An Evening With Ayad Akhtar & Phil Klay

LIVE! Event starts Friday, November 20 @ 8 p.m. Part family drama, part social essay, part picaresque novel, Pulitzer Prize winner Ayad Akhtar‘s Homeland Elegies attempts to make sense of […]


An Evening With Ayad Akhtar & Phil Klay

Authors:Phil Klay , Ayad Akhtar


LIVE! Event starts Friday, November 20 @ 8 p.m.

Part family drama, part social essay, part picaresque novel, Pulitzer Prize winner Ayad Akhtar‘s Homeland Elegies attempts to make sense of a post-9/11 country in which the gods of finance rule, debt has ruined countless lives, and immigrants live in fear. He’s speaking with Iraq war veteran and National Book Award winner Phil Klay, whose novel Missionaries provides a window into modern war and the aftermath of that violence on people’s lives once the drones are gone.

Phil Klay

Phil Klay is a veteran of the US Marine Corps. His short story collection Redeployment won the 2014 National Book Award for Fiction and the National Book Critics’ Circle John Leonard Prize for best debut work in any genre, and was selected as one of the 10 Best Books of 2014 by The New York Times. His nonfiction work won the George W. Hunt, S.J., Prize for Journalism, Arts & Letters in the category of Cultural & Historical Criticism in 2018. His writing has appeared in various publications including The New York Times, The Washington Post, The Wall Street Journal, The Atlantic, and The New Yorker. In Missionaries (Penguin Press), Klay’s debut novel, a group of Colombian soldiers prepares to raid a drug lord’s safe house on the Venezuelan border. They’re watching him with an American-made drone, and about to strike using military tactics taught to them by U.S. soldiers who honed their skills in Iraq. In Missionaries, Klay examines the globalization of violence through the interlocking stories of a U.S. Army Special Forces medic, a foreign correspondent, a Colombian officer, and a lieutenant in a local militia. Conflict has defined their lives. Drawing on six years of research in America and Colombia, Klay offers a window not only into modern war, but into what happen to those lives after the drones are gone. In a starred review Kirkus praised how Klay “creates ambiguity […] through careful psychological portraits that reveal how readily relationships grow complicated and how even good intentions come undone in the face of humanity’s urge to violence […] An unflinching and engrossing exploration of violence’s agonizing persistence.”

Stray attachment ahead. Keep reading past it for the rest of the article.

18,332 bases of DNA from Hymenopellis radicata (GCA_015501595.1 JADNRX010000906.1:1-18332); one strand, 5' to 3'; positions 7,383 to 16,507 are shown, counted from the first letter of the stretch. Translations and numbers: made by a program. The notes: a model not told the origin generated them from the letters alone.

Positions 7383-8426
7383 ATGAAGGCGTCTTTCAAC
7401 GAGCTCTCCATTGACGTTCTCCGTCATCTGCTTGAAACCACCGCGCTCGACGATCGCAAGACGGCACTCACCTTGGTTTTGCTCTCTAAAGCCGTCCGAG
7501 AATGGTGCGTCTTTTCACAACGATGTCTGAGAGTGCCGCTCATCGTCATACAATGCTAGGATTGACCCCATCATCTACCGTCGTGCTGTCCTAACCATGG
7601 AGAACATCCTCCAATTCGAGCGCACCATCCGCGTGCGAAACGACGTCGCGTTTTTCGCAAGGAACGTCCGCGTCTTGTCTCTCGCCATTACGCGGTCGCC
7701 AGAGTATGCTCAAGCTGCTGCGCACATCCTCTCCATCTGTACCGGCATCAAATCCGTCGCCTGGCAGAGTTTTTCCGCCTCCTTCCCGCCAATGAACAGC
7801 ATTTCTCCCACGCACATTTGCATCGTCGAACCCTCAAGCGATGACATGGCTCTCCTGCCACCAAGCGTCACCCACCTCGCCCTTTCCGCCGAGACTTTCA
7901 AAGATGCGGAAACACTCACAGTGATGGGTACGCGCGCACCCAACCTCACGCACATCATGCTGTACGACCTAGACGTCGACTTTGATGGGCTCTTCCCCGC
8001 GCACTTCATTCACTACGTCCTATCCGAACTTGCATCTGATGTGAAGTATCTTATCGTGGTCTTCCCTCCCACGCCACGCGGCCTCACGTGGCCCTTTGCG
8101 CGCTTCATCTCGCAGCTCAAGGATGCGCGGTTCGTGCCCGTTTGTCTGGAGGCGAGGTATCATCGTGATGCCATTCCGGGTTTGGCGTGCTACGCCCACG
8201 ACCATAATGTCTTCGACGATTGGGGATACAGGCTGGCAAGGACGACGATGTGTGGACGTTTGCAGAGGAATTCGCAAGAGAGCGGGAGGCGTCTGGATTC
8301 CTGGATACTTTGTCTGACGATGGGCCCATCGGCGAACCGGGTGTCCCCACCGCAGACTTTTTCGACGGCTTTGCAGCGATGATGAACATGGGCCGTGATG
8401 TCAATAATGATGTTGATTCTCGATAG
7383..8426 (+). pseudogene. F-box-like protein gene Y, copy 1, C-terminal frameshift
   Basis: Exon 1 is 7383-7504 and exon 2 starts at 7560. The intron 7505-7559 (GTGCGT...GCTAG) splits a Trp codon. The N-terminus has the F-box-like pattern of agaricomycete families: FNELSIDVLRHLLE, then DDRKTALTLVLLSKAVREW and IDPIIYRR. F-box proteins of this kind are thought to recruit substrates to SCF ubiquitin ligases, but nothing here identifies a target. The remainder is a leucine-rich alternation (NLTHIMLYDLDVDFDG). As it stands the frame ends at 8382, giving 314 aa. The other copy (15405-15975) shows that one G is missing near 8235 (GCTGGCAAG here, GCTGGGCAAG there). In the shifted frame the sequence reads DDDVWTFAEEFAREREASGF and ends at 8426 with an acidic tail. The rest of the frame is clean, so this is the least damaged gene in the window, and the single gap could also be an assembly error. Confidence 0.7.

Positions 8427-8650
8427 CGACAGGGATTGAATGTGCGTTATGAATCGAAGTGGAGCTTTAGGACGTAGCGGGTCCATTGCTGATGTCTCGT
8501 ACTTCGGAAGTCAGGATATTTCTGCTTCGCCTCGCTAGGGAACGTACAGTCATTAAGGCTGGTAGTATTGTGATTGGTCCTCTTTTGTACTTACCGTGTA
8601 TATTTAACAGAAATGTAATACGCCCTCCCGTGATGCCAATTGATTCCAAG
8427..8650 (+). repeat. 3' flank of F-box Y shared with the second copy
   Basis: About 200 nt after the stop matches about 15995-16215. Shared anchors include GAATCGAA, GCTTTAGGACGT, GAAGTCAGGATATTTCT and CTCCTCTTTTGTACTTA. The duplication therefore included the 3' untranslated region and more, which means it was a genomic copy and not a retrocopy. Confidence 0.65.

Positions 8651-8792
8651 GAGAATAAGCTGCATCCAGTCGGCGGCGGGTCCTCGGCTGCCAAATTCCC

Ayad Akhtar

Ayad Akhtar is a novelist and playwright. He is the winner of the Pulitzer Prize for Drama and an Award in Literature from the American Academy of Arts and Letters. Ayad is the author of American Dervish. As a playwright, he has written Junk; Disgraced; The Who & The What; and The Invisible Hand. Blending fact and fiction to tell an epic story of longing and dispossession in the post 9/11world, Ayad Akhtar’s Homeland Elegies (Little, Brown and Company) is a deeply personal work about identity and belonging. Part family drama, part social essay, part picaresque novel, at its heart it is the story of a father, a son, and the country they both call home. It’s a country in which debt has ruined countless lives and the gods of finance rule, where immigrants live in fear, and where the nation’s unhealed wounds wreak havoc around the world. Akhtar attempts to make sense of it all through the lens of a story about one family, and spares no one — least of all himself — in the process. Author Salman Rushdie called it “an unflinchingly honest self-portrait by a brilliant Muslim-American writer, and, beyond that, an unsparing examination of both sides of that fraught hyphenated reality. Passionate, disturbing, unputdownable.”

Mini: Part family drama, part social essay, part picaresque novel, Ayad Akhtar’s novel Homeland Elegies, attempts to make sense of a post 9/11 country in which the gods of finance rule, debt has ruined countless lives, and immigrants live in fear.

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